Attention, dog owners: We are launching a Nutritarian communities thread (membership required), as a new member benefit, that will give you the opportunity to learn techniques, and share advice, on the best ways to train, nurture and ensure the nutritional excellence of your pets. The aim is to help those who follow a Nutritarian lifestyle to extend this health and longevity-promoting eating style to their furry friends.
We also want to initiate data collection for a study on the lifespan and health of Nutritarian dogs, and encourage you and your dog to participate. Please keep track of what you feed your pet, and all health and lifespan parameters. Each year, send us a detailed description of your dog’s diet and his health.
A Nutritarian human eats 0 – 10 percent of calories from animal products, and strives for over 90 percent whole natural plant food.
A Nutritarain canine eats 15 – 30 percent of calories from animal products, and strives for over 70 percent of calories from whole natural plant foods.
In this Nutritarian eating style for canines, animal products are more restricted, compared to most popular and mainstream dog feeding advisors. That is because moderately restricting IGF-1, which comes from animal protein, slows the aging process in all species, including predatory animals. In addition, increasing phytochemical and antioxidant exposure in dogs, while simultaneously and moderately restricting calories to maintain favorable lean body weight, is critical to disease resistance and lifespan enhancement. As with commercially-produced human food, commercial dog food lacks sufficient phytochemicals and antioxidants, and therefore, is lifespan shortening.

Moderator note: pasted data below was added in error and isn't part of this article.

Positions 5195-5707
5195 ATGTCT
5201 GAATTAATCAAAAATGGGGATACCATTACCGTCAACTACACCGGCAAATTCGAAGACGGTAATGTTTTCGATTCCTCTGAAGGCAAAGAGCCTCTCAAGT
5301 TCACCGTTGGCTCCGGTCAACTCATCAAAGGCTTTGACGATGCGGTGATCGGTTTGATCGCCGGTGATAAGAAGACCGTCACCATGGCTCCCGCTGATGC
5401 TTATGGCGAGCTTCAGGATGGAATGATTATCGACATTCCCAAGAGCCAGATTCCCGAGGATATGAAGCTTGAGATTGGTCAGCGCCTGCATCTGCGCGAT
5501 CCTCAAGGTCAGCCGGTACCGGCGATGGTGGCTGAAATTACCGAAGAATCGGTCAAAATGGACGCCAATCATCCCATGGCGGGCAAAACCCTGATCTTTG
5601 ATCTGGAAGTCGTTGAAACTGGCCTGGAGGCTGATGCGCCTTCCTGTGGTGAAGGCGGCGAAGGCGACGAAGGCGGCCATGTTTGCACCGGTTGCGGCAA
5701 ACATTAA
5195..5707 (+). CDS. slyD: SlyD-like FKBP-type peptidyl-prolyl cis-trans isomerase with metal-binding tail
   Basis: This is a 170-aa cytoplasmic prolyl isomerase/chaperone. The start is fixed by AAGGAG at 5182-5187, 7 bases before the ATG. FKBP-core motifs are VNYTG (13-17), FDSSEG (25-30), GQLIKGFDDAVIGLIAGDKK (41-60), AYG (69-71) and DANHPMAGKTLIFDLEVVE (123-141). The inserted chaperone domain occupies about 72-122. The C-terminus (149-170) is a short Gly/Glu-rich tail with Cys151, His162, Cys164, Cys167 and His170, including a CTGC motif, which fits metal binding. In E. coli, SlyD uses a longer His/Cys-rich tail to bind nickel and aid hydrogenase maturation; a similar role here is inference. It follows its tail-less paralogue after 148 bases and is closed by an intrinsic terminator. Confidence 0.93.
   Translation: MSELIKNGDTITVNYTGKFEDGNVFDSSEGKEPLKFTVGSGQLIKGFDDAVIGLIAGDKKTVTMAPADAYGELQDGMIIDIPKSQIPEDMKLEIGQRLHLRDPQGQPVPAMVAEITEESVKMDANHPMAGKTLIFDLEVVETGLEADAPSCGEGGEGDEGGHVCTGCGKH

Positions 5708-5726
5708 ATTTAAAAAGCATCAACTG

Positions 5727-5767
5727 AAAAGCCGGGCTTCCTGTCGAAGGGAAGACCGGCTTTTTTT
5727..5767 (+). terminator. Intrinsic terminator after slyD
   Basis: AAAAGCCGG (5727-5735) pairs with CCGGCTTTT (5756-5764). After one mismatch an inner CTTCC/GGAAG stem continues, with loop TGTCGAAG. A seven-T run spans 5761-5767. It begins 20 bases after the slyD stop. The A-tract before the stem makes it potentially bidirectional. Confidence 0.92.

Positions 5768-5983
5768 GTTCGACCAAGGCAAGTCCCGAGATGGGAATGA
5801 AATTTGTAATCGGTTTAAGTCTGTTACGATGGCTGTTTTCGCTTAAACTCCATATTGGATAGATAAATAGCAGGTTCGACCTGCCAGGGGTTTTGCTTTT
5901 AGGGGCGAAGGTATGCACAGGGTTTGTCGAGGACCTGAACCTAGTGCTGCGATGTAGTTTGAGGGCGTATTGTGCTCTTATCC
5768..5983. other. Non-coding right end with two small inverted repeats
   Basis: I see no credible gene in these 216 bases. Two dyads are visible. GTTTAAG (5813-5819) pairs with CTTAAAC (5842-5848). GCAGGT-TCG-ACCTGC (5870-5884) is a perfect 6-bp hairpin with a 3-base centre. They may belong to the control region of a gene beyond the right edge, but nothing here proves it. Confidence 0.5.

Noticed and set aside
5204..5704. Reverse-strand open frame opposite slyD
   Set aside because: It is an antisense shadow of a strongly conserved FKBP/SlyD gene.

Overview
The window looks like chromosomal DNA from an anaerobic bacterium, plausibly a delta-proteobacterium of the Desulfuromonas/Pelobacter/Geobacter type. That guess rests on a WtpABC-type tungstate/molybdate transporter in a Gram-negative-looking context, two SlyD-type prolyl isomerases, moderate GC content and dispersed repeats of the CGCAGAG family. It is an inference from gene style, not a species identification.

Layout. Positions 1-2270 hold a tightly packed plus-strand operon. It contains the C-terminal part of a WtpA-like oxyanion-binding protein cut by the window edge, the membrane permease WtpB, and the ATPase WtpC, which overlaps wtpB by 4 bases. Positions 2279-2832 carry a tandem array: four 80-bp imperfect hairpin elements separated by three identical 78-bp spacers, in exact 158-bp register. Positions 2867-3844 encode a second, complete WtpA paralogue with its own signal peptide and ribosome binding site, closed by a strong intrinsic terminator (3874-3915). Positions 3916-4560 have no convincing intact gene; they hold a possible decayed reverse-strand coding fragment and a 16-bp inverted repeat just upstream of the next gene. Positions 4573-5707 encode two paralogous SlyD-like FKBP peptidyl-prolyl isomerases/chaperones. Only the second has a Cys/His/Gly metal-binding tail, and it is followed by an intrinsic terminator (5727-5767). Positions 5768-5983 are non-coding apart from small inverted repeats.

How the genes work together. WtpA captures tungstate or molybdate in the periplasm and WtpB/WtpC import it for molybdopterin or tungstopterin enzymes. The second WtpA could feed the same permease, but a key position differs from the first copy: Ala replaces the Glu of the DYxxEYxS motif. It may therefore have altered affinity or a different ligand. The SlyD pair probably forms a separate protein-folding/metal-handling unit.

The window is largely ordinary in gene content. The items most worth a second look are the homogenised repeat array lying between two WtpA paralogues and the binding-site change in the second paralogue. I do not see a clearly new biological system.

However, a few companies produce natural, raw dog food that is primarily made from raw animal products and some plant foods. These are recommended, as they are convenient – and can be used as the source of meat or animal protein, to be mixed with the recommended vegetables, grains and legumes. These recommended frozen, meat-based dog foods typically contain 70 to 90 percent of calories from animal products. If using those foods, mix 1/3 with double the amount of plant food mix that you can make following the guidelines below.
Aunt Jeni’s Homemade
Bravo HomeStyle Complete
Fresh is Best
Nature’s Variety Instinct Raw Bites
Make sure if using raw frozen dog food, that the food is removed from the freezer the same day as it is served, to reduce risk of salmonella or other harmful bacteria. Chop and mash, mixing in with the other plant foods.
Animal products should be mostly raw, and include soft bones and cartilage; they should not be limited to muscle meats. Any wild or organic animal products are acceptable; chicken is favorable, since it is inexpensive, and even small dogs can safely eat raw wings and necks without splintering. Since chicken is high in omega-6 and deficient in omega-3, omega-3 supplementation for dogs is recommended, too.
Do not feed a dog a diet predominantly of only one plant food, but mix some others in there.
Apples, no core or seeds
Almonds or almond butter
Avocado (no pit or skin)
Beans (cooked or canned)
Corn (no cob)
Pear (no seeds)
Nuts* (except macadamia and walnuts)
Seeds (flax, chia, sunflower)
Tomatoes (acceptable, in small amounts)
*It is best to grind nuts, or use nut butters and mix with the veggies, grains and animal products. Too many nuts may cause indigestion.
Use some or many of these items below in your plant mix, or vary and rotate them.
Coffee, Tea and other caffeine
Milk and other dairy products
Xylitol (artificial sweetener)